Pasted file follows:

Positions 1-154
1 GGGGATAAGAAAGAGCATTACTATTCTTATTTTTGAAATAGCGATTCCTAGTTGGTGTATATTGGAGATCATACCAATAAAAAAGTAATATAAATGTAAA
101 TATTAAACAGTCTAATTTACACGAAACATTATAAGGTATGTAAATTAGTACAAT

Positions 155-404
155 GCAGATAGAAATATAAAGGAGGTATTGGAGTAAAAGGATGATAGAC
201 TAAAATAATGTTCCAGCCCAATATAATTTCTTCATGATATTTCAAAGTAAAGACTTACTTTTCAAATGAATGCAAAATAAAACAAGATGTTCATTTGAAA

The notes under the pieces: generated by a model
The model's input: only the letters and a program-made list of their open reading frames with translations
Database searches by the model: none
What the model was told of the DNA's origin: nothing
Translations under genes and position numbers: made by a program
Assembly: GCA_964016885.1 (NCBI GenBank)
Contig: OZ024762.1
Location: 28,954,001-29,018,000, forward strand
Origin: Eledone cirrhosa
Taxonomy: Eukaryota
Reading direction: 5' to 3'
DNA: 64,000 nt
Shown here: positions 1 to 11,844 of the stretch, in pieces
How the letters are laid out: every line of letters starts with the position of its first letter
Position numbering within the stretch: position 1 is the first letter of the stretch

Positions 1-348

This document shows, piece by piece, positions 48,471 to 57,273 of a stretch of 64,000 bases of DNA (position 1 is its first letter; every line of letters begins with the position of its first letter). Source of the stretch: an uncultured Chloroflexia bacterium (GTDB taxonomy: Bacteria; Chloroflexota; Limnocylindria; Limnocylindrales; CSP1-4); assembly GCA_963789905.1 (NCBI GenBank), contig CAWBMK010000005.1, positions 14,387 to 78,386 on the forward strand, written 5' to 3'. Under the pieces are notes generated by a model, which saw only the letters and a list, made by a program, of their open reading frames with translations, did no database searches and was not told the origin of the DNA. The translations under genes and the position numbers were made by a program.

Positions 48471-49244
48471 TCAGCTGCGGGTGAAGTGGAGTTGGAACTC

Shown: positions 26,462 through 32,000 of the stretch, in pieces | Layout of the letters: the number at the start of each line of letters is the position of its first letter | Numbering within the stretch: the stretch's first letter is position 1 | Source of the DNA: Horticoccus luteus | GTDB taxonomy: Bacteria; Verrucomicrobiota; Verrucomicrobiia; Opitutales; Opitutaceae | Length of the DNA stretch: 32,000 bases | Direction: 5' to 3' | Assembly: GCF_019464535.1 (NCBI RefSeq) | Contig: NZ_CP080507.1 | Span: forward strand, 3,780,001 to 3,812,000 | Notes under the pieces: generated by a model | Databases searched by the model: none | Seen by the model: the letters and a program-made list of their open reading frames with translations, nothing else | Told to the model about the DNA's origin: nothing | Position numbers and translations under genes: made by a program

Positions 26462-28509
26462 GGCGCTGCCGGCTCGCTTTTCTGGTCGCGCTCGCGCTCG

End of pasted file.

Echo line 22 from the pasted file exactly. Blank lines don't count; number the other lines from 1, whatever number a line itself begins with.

Positions 1-348